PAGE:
BT's Ryan Reynolds ad banned for 'misleading' broadband claims

BT's ad starring Ryan Reynolds for its internet service has been censured by the Advertising Standards Authority for misleading claims about service speed.

In "Fast just got faster", created by Abbott Mead Vickers BBDO, Reynolds dramatically stunt-rolls out of a car before walking through a glass door because he is too busy to open it. 

"Life moves pretty fast when you’re Ryan Reynolds", the movie actor explains, which is why he uses BT Infinity, whose internet moves "as fast" as he does. 

Reynolds says, "That's why I've got BT Infinity. It now offers speeds of up to 52 Mbps – the fastest fibre speeds as standard." A laptop was shown, on which two speedometer graphics were featured. One was labelled "Sky Fibre" and the other, which showed a higher speed, was labelled with the BT logo. On-screen text at this point explains, "Fastest speeds vs standard entry-level fibre products of major broadband providers."

The TV ad, launched in April, was backed up by a national newspaper ad which also described 52Mbps as "fastest fibre speeds as standard" for entry-level products of major broadband providers. The claim was also made on BT’s website on 22 April. 

Virgin Media complained to the ASA that the ads were misleading because they implied BT’s up to 52 Mbps service was the fastest maximum speed for a lowest-price tier available in the UK.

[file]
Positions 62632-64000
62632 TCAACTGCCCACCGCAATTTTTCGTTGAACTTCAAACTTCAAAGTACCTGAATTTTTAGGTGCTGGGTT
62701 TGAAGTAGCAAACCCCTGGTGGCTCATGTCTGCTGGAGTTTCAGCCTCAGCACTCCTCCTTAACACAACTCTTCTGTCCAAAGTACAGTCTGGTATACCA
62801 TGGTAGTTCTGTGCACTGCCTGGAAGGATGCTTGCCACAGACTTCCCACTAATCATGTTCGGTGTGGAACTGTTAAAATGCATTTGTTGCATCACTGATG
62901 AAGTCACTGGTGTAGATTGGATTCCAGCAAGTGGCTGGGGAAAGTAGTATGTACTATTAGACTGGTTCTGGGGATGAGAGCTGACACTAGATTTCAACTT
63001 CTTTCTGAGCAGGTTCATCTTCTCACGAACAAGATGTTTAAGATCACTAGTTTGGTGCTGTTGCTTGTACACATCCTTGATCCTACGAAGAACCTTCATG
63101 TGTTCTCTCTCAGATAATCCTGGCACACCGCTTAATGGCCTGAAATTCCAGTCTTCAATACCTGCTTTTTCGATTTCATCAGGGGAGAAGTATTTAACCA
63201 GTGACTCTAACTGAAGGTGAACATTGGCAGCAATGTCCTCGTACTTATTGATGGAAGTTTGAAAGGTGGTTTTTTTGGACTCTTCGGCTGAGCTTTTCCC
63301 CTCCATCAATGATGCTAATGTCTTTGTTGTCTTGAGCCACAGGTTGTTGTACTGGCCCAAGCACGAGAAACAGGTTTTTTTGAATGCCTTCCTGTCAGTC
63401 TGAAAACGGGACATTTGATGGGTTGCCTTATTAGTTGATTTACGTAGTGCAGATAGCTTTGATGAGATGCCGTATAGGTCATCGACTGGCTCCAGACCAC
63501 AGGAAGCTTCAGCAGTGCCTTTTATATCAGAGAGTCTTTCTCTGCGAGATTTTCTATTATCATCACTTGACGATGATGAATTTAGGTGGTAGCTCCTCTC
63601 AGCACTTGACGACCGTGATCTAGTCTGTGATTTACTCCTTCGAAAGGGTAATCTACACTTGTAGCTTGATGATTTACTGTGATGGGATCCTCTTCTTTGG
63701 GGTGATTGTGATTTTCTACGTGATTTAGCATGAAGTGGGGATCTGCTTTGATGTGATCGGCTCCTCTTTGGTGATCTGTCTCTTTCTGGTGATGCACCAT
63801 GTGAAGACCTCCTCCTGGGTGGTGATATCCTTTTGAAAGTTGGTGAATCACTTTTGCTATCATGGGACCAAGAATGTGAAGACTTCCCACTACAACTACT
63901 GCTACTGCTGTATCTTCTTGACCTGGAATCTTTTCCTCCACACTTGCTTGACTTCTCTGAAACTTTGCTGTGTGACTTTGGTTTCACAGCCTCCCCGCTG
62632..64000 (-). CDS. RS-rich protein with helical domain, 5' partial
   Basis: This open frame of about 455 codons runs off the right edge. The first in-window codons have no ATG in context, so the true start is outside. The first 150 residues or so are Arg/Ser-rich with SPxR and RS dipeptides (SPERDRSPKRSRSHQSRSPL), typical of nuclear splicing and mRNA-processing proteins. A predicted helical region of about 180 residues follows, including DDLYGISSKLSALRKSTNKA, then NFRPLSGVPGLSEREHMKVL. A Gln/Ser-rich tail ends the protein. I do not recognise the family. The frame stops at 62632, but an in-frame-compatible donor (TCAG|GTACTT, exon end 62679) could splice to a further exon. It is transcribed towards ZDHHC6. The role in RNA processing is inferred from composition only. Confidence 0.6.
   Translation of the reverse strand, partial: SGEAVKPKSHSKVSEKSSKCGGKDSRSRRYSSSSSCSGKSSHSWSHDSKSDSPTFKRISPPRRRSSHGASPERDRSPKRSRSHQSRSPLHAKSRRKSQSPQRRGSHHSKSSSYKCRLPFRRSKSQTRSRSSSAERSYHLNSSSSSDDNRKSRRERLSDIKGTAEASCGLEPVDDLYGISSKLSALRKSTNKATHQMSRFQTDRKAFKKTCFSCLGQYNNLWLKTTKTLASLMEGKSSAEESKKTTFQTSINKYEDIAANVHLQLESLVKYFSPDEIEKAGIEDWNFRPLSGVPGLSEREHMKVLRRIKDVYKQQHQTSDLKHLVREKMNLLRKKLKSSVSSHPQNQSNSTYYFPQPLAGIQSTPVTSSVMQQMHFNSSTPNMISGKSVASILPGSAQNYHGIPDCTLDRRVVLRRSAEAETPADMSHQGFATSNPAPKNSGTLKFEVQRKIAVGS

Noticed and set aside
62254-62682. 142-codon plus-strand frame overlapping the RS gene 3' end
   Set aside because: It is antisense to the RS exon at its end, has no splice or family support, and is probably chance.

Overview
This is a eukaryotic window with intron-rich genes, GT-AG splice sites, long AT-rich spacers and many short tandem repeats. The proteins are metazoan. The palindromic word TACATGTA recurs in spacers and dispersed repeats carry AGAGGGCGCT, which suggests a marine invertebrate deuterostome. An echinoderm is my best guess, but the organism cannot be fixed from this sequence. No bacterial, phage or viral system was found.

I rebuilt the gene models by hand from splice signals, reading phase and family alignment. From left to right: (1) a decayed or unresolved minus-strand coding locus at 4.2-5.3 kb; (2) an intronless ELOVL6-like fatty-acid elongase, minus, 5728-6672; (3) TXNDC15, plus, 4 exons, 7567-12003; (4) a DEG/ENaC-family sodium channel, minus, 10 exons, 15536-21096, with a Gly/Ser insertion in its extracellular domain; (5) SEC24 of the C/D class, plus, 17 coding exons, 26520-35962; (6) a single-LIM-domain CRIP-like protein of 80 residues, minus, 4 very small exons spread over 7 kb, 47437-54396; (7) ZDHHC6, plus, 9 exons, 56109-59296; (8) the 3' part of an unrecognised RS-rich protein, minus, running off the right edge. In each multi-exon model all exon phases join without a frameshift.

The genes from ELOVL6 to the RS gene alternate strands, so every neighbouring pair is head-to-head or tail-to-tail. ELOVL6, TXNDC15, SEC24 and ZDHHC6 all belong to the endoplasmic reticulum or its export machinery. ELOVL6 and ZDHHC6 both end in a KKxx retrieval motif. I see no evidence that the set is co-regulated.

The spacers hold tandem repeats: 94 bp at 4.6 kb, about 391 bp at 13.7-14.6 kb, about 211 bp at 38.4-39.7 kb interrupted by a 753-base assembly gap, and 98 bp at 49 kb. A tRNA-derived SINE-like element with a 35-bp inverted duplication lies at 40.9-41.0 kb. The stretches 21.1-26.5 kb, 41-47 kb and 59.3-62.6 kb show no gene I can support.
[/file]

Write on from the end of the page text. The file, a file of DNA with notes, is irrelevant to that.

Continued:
When contacted by the ASA, BT said that had tried to be clearer that they were comparing their standard entry-level ‘up to Mbps’ broadband service with the advertised headline speeds of major broadband providers’ standard entry-level broadband, namely Sky Fibre, TalkTalk and Plusnet at up to 38 Mbps and Virgin Media at up to 50 Mbps.

BT offered to amend its advertising to make the basis of the comparison clearer and more prominently qualified. 

The ASA banned the ads from appearing again in the form that was complained about, while BT was told to ensure that future ads made clear the basis of the comparison "fastest fibre speed as standard".

A BT spokesman said: "This complaint was upheld on a minor technicality relating to the exclusion of niche broadband providers whose products are only available on a limited basis in specific geographical locations, and not to the vast majority of the population (like BT Infinity).

"The fact is that no other major broadband provider offers their customers a faster fibre speed as standard, and on this point the ASA agreed with BT."

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